After The Center for Medical Progress released videos exposing Planned Parenthood’s organ harvesting business, the abortion company immediately called them extremists and said they were targeting abortion doctors. In fact, Cecile Richards, the President and CEO Of Planned Parenthood Federation of America, said in a public interview with ABC News that the videos were “highly-edited” and released by “militant pro-life activists.”
As LifeNews previously reported, Richards also said she’s not worried about the video’s impact on Planned Parenthood’s reputation because it is a “three-year, well-funded effort by the most militant wing of the anti-abortion movement in the country to try to entrap doctors, and, of course, highly-doctored videos.” Then she took her comments one step further by alleging that the man behind the videos, David Daleiden (26), is “part of the most militant anti-abortion movement that has been behind the bombing of clinics, the murder of doctors in their homes and in their churches, and that’s what actually needs to be looked at.”
Of course, in the interview Richards denied that her organization participated in illegal activity and repeatedly shifted the focus of the conversation back to Daleiden and the Center for Medical Progress. However, thankfully, Daleiden isn’t too concerned about Planned Parenthood or Richards’ opinion.
In an interview with the National Catholic Register, Daleiden opened up about why he started the Human Capital project and what role his faith played in the process. He also shared with the interviewer that he was stunned at how easy it was to gain access to the highest levels of the Planned Parenthood organization by saying they were interested in organ harvesting. He explained, “We said the ‘magic words.’ It was the fast-track pathway into the heart of the abortion industry.”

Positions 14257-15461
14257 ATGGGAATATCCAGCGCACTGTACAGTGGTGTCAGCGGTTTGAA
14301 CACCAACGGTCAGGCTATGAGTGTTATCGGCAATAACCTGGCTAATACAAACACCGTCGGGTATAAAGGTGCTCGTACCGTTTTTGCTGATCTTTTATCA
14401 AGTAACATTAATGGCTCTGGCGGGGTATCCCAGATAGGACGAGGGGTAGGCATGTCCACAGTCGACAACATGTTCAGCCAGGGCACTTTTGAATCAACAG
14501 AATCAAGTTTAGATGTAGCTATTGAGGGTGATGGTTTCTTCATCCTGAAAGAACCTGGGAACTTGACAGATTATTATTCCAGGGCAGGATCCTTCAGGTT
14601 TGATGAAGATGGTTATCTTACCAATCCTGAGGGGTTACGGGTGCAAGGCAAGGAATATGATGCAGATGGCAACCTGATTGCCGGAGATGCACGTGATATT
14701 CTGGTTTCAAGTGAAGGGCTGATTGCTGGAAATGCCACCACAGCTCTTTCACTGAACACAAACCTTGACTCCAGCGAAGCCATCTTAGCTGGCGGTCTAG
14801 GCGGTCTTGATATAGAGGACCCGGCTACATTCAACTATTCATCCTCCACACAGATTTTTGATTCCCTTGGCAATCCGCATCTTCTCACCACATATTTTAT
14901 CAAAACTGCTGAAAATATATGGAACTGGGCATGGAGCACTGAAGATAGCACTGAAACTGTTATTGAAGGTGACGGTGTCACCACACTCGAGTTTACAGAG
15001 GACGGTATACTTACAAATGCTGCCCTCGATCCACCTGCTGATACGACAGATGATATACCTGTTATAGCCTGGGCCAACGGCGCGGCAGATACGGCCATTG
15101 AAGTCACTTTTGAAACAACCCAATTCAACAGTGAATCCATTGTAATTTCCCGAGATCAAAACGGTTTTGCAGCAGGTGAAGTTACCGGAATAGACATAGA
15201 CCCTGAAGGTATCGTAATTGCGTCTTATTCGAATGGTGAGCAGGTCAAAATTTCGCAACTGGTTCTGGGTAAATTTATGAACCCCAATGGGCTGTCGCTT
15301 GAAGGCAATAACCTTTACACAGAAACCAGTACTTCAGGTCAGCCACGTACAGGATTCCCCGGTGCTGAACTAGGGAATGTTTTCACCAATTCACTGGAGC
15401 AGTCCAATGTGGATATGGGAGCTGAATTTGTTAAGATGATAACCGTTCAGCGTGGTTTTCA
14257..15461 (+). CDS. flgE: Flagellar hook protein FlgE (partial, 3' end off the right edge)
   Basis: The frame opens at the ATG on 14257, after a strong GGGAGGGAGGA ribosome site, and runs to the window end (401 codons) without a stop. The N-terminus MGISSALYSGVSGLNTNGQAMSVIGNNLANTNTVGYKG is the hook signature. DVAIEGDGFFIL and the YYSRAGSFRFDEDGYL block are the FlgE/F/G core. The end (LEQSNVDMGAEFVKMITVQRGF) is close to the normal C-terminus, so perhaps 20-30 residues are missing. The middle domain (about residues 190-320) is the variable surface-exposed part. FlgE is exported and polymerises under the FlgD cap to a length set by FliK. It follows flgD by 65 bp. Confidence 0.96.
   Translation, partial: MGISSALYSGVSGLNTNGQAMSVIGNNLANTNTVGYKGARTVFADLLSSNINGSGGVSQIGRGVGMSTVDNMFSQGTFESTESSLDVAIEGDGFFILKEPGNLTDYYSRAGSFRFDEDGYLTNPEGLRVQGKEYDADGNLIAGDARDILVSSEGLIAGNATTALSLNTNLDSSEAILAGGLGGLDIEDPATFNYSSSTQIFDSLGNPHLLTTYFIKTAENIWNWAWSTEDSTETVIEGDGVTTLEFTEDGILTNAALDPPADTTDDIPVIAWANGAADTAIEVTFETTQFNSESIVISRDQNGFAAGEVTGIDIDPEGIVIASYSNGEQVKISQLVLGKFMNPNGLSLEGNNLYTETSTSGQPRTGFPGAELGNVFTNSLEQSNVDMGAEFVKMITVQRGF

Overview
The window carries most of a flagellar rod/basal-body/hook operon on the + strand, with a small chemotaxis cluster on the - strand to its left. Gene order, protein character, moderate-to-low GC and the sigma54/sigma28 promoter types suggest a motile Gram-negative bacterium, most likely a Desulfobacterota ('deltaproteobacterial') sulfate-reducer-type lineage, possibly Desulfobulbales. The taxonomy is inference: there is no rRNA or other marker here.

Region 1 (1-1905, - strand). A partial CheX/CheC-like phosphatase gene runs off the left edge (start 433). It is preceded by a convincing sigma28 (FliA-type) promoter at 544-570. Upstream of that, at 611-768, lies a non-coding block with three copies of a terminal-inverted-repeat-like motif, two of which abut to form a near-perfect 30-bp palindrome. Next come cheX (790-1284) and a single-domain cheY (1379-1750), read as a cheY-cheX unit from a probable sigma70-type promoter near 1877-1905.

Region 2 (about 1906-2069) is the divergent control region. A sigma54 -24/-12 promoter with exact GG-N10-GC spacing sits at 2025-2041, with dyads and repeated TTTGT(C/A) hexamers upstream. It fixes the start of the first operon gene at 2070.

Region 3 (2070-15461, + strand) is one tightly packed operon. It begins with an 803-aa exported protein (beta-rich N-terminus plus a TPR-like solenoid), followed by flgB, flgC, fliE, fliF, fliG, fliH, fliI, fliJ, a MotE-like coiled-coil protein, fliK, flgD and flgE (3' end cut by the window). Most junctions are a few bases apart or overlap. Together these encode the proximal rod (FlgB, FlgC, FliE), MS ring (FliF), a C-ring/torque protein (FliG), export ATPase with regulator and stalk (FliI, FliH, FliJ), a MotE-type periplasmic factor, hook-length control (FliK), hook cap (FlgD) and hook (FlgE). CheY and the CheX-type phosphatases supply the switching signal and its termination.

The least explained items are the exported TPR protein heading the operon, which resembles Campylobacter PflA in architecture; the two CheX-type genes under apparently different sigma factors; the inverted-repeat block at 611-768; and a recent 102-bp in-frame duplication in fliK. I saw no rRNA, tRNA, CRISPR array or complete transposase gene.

Then he added that many of the abortionists they met with were deeply conflicted about the procedures they performed but found ways to justify their actions. He said, “Another surprise was about how conflicted many abortion doctors are about the work that they do. In all kinds of ways, they rationalize or intellectualize what they do, or reframe the discussion, so they don’t have to deal with the consequences of their actions. They don’t want to deal with the valid grief and remorse they feel.”
Did you get involved in pro-life work because of your Catholic faith?
It was actually the other way around. Pro-life work brought me closer to the Catholic faith. I grew up in a culturally Catholic home. I was the child of a crisis-pregnancy situation myself; my mother became pregnant with me in her junior year of college and gave birth to me in her senior year. My parents married after her graduation. You can see me as a baby in their wedding pictures.
When I was about 15, I joined my first pro-life group. It was also as a teen that I discovered the extraordinary form of the Mass and became more serious in my faith.
I attended Claremont McKenna College [in Claremont, Calif.], not really sure what I wanted to do. I had a passion for pro-life work, and it became clear to me that that is what God wanted me to do. From a Catholic perspective, I think of it as my vocation. When I do this work, it brings me closer to God, the greatest degree of intimacy with the Lord. Since spiritually I was benefitting from pro-life work, I thought I’d focus on doing it full time.
Today, the three things that spiritually influence me the most are 1) the extraordinary form of the Mass, 2) the message of Our Lady of Fatima and 3) the pastoral teaching of Pope Francis. I also benefit from the influence of my parish priest and the priests of the Fraternity of St. Peter. These priests bring us the sacraments, which are channels of grace from God into our lives.